Fiat Tychy Tries to Impose Worse Conditions

The management of FIAT in Tychy are trying to get the unions to agree to even worse working conditions.

Submitted by akai on June 28, 2010

The company is trying to make use of the "Anti-Crisis Act" to change, among other things, work schedules.

The Anti-Crisis Act was enacted in Poland and was meant to "save" companies which were seeing a decrease in turnover by allowing them to change work conditions. Under the Act, firms which were negatively effected by the crisis would be allowed, among other things, to force workers to accept flexible work schedules. In practice this could mean that they could have to work 4 hours per day in times when demand fell, but 12 hours a day, without overtime, at other times. This can also be achieved by applying a 12-month accounting period for calculating overtime; the government enacted legislation allowing firms to do this last year.

Although FIAT in Tychy had record production last year, it is trying to convince the unions that it is now "in crisis". The only crisis in Tychy however can be caused by a decision of the company to move the production of the Panda to Italy, after agreeing with unions to accept worse working conditions over there.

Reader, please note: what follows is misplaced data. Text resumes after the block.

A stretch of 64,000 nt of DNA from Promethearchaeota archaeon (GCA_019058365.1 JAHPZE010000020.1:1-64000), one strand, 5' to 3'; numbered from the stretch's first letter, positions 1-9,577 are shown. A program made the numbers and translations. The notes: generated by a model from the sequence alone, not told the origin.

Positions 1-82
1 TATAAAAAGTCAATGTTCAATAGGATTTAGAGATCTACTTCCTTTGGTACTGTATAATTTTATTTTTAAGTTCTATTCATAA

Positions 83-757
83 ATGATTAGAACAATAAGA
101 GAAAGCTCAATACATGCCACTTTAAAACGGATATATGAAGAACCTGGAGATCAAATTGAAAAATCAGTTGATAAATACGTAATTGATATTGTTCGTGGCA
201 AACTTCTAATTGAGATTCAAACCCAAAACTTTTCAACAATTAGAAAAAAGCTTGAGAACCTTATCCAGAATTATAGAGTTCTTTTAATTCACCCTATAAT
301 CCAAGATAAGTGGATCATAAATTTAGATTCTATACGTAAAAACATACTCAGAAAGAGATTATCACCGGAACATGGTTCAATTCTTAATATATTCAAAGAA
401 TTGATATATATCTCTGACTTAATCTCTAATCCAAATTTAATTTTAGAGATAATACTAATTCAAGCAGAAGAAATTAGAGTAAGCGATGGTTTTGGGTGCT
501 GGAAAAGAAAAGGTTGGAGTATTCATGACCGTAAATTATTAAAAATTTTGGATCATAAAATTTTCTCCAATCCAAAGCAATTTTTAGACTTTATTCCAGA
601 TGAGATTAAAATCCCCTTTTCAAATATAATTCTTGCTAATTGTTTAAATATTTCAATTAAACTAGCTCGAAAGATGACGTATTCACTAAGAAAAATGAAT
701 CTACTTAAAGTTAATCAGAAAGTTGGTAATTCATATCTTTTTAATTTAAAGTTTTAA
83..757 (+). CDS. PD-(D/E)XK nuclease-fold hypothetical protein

The company asked unions last week to agree to the new conditions which would impose both the flexible work plan and the 12 month accounting period.

Officially, Fiat is saying that it still hasn't decided whether or not to move Panda production to Italy. In this way, it is still trying to negotiate more concessions from workers.

At the same time, some unions at Fiat are coming up with suggestions on how to "save" they factory in Tychy. August 80 union, for example, would like to lobby to have the factory included in a special economic zone so that it could get tax relief.



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Submitted by akai on June 29, 2010

Our colleagues at Fiat were of course right not to believe the obviously fake assurances of the company and the government that there would be "no job losses" in Tychy.

This month, 60 contracts lapsed and will not be renewed, hence 60 people lost their jobs. The first reductions will be made with people who are working on a fixed-term contract. There are about 1000 of these people out of 6500 workers. 350 of them will lose their jobs.

Fiat has also announced two breaks in working time: two weeks in August and another 13 days later in the year.